TSUDOI Project

Online get-togethers and cooking projects on Facebook

About TSUDOI Project

TSUDOI means “get-together” in Japanese. It is the opposite of social distancing.

The TSUDOI Project is a Facebook Group for people to connect with each other to explore and practice key Japanese culinary concepts such as washoku and kansha in their own kitchens.

Themed cooking projects are announced twice a month. Members are encouraged to post photos and a short description of what they make in their own kitchens in accordance with the chosen theme.

Meal Planning, 3 sets of 5

Meal Planning, 3 sets of 5

Crafting menus that are mindful of color, flavor and method of preparation is central to Japan’s WASHOKU approach. It is a simple and effective way to organize food choices to make handsome meals that have all the essential nutrients you need without overindulgence.

On the TSUDOI Project group on Facebook, you’ll find a short video presentation about the “3 Sets of 5” approach; please take a look.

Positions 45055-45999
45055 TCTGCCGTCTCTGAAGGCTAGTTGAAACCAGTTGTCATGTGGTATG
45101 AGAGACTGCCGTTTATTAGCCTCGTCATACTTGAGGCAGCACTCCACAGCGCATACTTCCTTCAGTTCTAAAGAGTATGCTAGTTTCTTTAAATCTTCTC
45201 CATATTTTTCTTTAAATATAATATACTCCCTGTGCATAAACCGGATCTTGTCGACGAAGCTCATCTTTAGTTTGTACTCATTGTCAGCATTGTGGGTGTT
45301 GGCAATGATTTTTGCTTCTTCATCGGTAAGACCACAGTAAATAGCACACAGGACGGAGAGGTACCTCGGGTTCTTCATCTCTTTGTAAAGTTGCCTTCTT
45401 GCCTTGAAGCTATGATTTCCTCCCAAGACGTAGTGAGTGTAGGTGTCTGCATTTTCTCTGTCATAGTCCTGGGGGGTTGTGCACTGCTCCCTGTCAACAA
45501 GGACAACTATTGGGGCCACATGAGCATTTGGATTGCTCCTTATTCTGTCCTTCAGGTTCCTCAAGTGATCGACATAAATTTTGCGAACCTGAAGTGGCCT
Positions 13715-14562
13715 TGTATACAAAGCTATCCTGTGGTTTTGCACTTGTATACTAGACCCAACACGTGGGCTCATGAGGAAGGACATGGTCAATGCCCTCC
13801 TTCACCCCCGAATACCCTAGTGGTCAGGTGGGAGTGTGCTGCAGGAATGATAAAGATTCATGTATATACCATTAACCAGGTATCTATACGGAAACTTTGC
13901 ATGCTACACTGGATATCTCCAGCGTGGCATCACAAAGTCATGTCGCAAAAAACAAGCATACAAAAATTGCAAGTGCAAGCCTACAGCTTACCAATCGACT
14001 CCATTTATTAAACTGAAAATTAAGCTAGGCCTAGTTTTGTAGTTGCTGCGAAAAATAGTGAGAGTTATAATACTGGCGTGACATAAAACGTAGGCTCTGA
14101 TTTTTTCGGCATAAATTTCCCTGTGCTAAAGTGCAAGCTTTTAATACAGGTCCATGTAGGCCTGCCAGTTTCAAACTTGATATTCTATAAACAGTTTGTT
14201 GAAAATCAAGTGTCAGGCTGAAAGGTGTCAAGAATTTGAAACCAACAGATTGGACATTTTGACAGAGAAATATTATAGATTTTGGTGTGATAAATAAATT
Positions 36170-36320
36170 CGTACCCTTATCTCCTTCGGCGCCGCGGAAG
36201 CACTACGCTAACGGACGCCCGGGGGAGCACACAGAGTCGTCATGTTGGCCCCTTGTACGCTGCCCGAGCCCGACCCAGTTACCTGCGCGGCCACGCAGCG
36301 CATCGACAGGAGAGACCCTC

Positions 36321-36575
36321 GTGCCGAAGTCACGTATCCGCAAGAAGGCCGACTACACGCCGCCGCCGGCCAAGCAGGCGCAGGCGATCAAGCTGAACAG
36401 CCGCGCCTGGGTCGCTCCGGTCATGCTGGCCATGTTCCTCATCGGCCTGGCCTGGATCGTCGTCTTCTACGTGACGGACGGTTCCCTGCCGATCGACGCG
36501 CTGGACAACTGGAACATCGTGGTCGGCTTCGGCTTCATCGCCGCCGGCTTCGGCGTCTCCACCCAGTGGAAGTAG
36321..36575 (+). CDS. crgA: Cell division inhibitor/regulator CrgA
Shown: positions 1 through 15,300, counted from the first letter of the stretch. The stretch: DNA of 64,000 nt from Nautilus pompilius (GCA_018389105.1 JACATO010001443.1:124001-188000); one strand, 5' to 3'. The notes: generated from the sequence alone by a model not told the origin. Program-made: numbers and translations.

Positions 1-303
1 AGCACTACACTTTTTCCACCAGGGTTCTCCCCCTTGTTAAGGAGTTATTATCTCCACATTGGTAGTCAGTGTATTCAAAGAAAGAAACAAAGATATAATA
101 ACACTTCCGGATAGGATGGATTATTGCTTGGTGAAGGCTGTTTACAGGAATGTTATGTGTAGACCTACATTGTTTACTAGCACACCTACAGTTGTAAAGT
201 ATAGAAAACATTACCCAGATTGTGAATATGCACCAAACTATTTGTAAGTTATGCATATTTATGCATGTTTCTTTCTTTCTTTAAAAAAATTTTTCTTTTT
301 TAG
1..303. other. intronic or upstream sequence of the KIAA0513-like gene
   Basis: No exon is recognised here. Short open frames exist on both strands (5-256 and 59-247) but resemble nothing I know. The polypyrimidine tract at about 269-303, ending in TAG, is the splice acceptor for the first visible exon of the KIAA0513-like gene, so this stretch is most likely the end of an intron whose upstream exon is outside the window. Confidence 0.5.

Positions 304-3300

Members of the Facebook group are invited to post one (or several) photos of YOUR project. Can’t wait to see what you’re making in your kitchen…

Pantry Basics – SALT

Pantry Basics – SALT

Our theme is SALT, part of a series on basic pantry items. In these projects the focus is on how to make the most of the item being highlighted, not about what brand to buy, or to introduce obscure products. I’ll be talking about how each pantry item is typically used...

WASHOKU: Five methods – raw

WASHOKU: Five methods – raw

Washoku GUIDELINES include being attentive to the WAY or METHOD food is prepared. The Japanese classically refer to 5 Ways or Methods: NAMA (raw), NIRU (simmer, stew, braise), YAKU (sear with heat), MUSU (steam), and AGERU (fry, cook in oil). In this project let's...

WASHOKU: Five flavors

WASHOKU: Five flavors

Washoku guidelines urge us to balance flavors when planning, preparing and partaking of a meal. This TSUDOI PROJECT asks you to create a FLAVOR-BALANCED meal, or a single multi-flavored dish that you might feature at a meal to balance out other dishes. Try to include...

WASHOKU: Five colors

WASHOKU: Five colors

Washoku guidelines encourage us to prepare every meal using 5 colors (RED, YELLOW, GREEN, BLACK & WHITE). This insures nutritional balance and makes food more inviting, too. This TSUDOI project asks you to create a meal that includes 5 colors. It could be as...

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